Larry does a slide-show lecture before every screening, and this helps put the movie—and the experience—into its proper context. John isn’t available for questions beforehand, because he’s so busy; when Cinerama built its own theaters around the world, it required five men to project and monitor each presentation. John does it all by himself, and spends about eight hours cleaning, inspecting, rewinding and setting up every film. P.S. He loves it.
The beauty of Cinerama, which I never really understood, is that unlike more modern large-format films, it isn’t meant to overwhelm you. IMAX is impressive, but your eye can only focus on about 25% of the picture at any given time. The same is true for the Circlevision 360 shows at Walt Disney World. Cinerama was designed to correspond to the human eye; the deep curviture of the screen, at 146 degrees, matches the back of your eye exactly, so if you sit in the center of the theater, you get the same feeling of peripheral vision you experience in real life! Cinerama’s inventor Fred Waller had tried many multiple-camera systems before hitting on this idea.
What knocked me out, as much as the picture, was the sound. Hazard Reeves, the designer of the Cinerama sound system (which predated the introduction of stereophonic movies by one year), developed a seven-channel soundtrack in which the placement of the microphones during recording would be replicated by the placement of speakers in the theater. The result is a “live,” immediate surround sound that I would match against anything Dolby Digital has to offer. In fact, the rich orchestral sound in Cinerama movies sounds better than anything I’ve heard in a contemporary movie theater---better, to my ears, because it seems as if the orchestra is there with you. What’s more, there’s true directional sound, because of the microphone placement during recording. Nothing had to be simulated in post-production. (Incidentally, the film’s magnetic soundtrack runs on a separate sound reproducer, quite apart from the three projectors.)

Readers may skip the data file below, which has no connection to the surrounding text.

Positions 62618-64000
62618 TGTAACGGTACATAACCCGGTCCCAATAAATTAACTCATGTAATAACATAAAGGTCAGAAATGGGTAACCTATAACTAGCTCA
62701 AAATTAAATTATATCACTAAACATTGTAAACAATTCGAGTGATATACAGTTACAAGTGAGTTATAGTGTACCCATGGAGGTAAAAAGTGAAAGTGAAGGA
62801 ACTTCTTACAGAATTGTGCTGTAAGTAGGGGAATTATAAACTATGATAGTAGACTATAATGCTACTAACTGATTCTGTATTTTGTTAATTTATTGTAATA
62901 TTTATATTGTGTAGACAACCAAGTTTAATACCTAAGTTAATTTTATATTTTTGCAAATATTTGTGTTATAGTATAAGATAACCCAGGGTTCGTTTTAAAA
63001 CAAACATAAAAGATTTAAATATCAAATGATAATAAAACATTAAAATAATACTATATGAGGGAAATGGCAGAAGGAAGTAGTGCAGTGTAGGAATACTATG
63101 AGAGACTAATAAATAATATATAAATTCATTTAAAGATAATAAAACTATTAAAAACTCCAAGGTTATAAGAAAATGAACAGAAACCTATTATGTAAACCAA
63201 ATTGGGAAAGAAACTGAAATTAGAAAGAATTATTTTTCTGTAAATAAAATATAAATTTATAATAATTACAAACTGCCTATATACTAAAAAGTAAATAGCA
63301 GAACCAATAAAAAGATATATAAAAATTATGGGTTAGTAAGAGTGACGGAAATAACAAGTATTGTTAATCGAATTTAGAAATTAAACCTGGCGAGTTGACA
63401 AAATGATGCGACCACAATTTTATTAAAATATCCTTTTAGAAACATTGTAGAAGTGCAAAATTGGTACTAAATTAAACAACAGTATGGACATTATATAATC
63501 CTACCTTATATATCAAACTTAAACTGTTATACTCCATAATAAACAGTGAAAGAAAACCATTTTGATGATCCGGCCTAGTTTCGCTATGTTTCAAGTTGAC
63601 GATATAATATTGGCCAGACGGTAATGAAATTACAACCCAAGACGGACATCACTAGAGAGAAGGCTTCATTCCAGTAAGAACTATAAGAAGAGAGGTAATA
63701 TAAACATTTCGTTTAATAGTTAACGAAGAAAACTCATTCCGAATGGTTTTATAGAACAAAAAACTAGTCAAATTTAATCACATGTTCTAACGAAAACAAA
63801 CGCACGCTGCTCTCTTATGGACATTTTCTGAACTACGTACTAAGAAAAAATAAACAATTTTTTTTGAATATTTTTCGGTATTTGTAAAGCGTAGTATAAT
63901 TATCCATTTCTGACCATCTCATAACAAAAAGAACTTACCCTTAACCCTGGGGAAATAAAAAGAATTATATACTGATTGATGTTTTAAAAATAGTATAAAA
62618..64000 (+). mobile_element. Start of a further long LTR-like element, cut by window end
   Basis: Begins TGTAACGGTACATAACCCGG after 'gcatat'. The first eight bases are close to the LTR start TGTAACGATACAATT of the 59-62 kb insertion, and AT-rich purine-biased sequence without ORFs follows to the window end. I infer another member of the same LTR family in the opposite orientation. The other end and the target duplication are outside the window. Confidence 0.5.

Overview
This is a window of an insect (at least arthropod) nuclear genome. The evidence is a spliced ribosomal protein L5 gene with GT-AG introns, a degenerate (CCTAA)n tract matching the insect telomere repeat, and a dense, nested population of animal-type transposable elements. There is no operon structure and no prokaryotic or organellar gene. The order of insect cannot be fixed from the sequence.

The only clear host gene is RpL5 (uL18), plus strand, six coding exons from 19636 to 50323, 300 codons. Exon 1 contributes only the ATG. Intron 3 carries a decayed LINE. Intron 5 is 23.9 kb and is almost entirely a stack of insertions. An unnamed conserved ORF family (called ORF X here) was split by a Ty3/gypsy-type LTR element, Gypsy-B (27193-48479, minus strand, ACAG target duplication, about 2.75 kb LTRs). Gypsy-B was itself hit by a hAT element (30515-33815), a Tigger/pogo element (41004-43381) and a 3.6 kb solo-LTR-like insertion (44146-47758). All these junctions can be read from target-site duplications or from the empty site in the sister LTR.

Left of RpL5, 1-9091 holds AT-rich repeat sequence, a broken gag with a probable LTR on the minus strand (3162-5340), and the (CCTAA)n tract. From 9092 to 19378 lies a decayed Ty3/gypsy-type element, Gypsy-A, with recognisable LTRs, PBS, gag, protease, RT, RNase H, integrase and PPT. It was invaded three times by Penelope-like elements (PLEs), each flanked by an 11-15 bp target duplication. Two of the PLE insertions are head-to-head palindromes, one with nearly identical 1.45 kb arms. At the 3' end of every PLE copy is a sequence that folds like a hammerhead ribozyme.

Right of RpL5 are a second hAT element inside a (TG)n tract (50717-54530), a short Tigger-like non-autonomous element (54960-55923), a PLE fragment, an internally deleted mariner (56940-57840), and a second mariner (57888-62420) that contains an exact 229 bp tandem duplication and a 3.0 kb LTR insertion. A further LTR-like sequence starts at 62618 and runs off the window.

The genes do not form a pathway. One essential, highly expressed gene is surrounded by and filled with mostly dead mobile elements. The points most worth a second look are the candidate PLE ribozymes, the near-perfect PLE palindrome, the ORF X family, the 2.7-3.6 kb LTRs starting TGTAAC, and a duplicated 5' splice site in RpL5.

This is Cinerama opens in black & white, with famed newscaster and globe-trotting author Lowell Thomas as your host; he was also a key investor in the company. Thomas discusses the history of moving images, with illustrations from ancient times through the development of motion pictures. Then, after describing the innovative process we’re about to see, he says simply, “This…is Cinerama!”
On cue, the small, nearly square black and white image gives way to a giant, wide, curved three-paneled screen, with a picture almost twice as high as Thomas’ prologue. The sharpness is incredible, and the color resolution dazzling, as the camera takes us on the roller coaster at Rockaways Playland in New York. Again, it’s not just the first-person ride that makes for a visual thrill, but the accompanying sound—natural and realistic—that puts this over. From there, we travel around the world with Cinerama: to Niagara Falls…the canals of Venice…Vienna, where we hear the famed Boys Choir sing “The Beautiful Blue Danube”…to Scotland, for a rally of the clans…and to Spain, for a bullfight. Finally, we enter the famous La Scala Opera House in Milan to witness a production of “Aida.”
After intermission, there is a sound demonstration—without picture—before we visit Florida’s Cypress Gardens. If this sequence, with an everglades tour and an exciting water show, seems a bit extended, that’s because Cinerama inventor Fred Waller was also an investor in Cypress Gardens—and, believe it or not, the inventor of the water ski! Finally, we travel from sea to shining sea in an airplane journey across our great land.
Corny? Of course it is, but it’s also tremendous entertainment. One cannot pretend that This is Cinerama is a 1997 film; it was made in 1952, with all the attendant sensibilities. I loved every minute.
I saw three Cinerama films altogether during my weekend in Dayton, and with each one I gained new appreciation for the process. The screen itself is something of a marvel. Waller discovered that if he used conventional screen material, his deeply curved surface would simply bounce its own light back onto the center of the picture. So he developed a sort of venetian-blind screen, a series of separate, slightly overlapping slats which reflect the light out toward the audience. The screen at the New Neon consists of 980 flexible bands, which Larry Smith estimates took 2,000 man hours to install!